Your business must dissolve the barriers that continue to lock-in your data, and arrive at a data-driven interconnectedness that impels hyper-awareness, well-informed decision-making, and rapid execution.  A respect for the difficulties of Digital Transformation demands Data Operators and Consumers declare the causes behind such disentanglement.

Data usage should be friction-free, imbuing Data Consumers with the power to see and access authorized data in all its versions without regard to location, cloud platform, or storage vendor.

To secure these capabilities, solutions are implemented by businesses to deliver data to its Consumers under the care and consent of the Operators who govern it.  And whenever any platform, vendor or process becomes destructive of these ends, it is the right of Data Producers to avoid such obstacles, and to institute new methods to converge Data and Operations, laying their foundation on such principles as shall seem most likely to effect their Data Access, Mobility, and Security.  Prudence, indeed, has dictated that solutions long-established should not be changed for light and transient causes; and accordingly experience has shown that many companies and projects and IT shops are inclined to suffer such pain rather than to right themselves by abolishing such obstacles.  But, when a long train of exorbitant switching costs, project delays, quality failures, security breaches and data transport costs foment such Friction as to hold data ever-more captive, it is the right indeed it is the duty of disruptive companies to throw off such barriers and to provide capabilities to truly safeguard our future Data Liberty.  Such has been the patient forbearance of many companies; and such is now the necessity which constrains them to disrupt that Friction.  Our present system of virtualizing, securing, and managing data presents a history of repeated injuries to our simplest and most vital goals: growth, cost reduction, risk containment, and speed to market.  And it is data Friction that has established itself in Tyranny over our data.  To wit:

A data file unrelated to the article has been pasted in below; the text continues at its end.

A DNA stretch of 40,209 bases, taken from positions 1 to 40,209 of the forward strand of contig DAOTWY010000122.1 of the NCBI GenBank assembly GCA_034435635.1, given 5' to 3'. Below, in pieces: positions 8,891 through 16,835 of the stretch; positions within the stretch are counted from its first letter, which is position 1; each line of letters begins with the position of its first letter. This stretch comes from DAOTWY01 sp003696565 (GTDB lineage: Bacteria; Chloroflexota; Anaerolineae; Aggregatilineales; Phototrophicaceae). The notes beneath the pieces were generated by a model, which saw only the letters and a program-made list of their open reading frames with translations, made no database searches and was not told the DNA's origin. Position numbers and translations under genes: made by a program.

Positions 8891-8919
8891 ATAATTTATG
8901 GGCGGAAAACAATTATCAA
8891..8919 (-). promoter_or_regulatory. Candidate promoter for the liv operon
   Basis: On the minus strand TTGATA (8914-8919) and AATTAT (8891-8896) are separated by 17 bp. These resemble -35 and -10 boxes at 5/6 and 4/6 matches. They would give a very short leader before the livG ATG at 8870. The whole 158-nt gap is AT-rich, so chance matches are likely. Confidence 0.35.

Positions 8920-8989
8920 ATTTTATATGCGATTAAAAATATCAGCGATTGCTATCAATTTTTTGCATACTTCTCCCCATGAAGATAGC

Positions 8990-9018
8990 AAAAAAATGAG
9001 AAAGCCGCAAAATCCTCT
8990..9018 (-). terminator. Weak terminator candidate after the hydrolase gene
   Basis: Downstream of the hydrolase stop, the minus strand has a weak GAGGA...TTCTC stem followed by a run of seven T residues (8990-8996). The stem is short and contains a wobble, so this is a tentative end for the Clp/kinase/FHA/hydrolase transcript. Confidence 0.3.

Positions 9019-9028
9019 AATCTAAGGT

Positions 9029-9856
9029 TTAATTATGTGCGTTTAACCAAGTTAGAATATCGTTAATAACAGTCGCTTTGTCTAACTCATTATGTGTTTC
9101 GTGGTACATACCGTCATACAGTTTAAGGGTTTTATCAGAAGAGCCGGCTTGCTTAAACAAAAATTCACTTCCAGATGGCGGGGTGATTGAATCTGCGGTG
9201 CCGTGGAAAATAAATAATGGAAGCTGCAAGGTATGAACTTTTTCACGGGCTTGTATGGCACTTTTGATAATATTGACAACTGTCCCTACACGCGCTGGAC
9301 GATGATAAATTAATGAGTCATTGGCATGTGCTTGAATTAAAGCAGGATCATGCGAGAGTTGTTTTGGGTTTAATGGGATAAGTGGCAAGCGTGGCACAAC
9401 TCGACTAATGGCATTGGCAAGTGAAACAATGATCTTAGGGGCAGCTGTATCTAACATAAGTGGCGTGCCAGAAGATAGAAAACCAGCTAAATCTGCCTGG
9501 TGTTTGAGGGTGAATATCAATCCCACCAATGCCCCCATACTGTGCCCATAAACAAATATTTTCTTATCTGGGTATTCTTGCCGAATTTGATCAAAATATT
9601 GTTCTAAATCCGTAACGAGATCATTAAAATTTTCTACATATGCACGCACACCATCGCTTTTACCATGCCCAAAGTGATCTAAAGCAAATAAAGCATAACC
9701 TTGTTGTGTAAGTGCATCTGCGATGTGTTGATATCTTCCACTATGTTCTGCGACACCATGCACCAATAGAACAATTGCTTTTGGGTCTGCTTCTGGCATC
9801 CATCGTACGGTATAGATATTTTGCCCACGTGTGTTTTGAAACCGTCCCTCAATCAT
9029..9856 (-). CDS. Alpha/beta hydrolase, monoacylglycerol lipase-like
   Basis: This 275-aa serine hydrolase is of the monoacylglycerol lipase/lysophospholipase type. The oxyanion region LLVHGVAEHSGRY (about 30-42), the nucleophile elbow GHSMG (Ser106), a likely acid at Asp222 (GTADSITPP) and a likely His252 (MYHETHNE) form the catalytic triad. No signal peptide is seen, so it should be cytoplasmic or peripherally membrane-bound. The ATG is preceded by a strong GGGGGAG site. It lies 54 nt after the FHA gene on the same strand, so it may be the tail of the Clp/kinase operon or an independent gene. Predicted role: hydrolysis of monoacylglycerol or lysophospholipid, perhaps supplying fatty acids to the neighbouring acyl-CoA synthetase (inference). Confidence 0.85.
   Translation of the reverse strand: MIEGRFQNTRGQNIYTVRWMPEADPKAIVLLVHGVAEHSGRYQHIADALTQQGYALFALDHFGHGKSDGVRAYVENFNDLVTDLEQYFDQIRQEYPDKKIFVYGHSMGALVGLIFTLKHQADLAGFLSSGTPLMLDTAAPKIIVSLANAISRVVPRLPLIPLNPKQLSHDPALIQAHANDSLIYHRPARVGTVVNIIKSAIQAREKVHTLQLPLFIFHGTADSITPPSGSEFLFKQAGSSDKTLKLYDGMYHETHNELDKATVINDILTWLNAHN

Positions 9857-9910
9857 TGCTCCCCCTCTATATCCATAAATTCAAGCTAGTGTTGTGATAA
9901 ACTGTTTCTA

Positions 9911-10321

Friction routinely prevents access to data, despite data’s vast contribution to the health of the business, because of the fear of loss of control or exposure.

Friction forbids Data Operators from passing on data of immediate and pressing importance, requiring Data Consumers to return for the Assent of Data Operators which Assent is then also gated by ticketing systems that Friction permits to utterly neglect to attend to those same Data Consumers.

Friction impedes Data Operators from their desire to accommodate large datasets, unless those Data Consumers relinquish the right to receive data in a timely fashion, a right of enormous value to them.

Data Consumers often need their data in places unusual, uncomfortable, and distant whence the data was produced, and the Friction of delivering authorized, fresh data to such places fatigues those Consumers into accepting stale data and quality lapses.

Friction confounds the desire of Data Operators to deliver by opposing Data Consumer’s needs with the limitations of Systems which leave Operators under-equipped and constrained, thus allowing Friction to trample on the needs of those Consumers.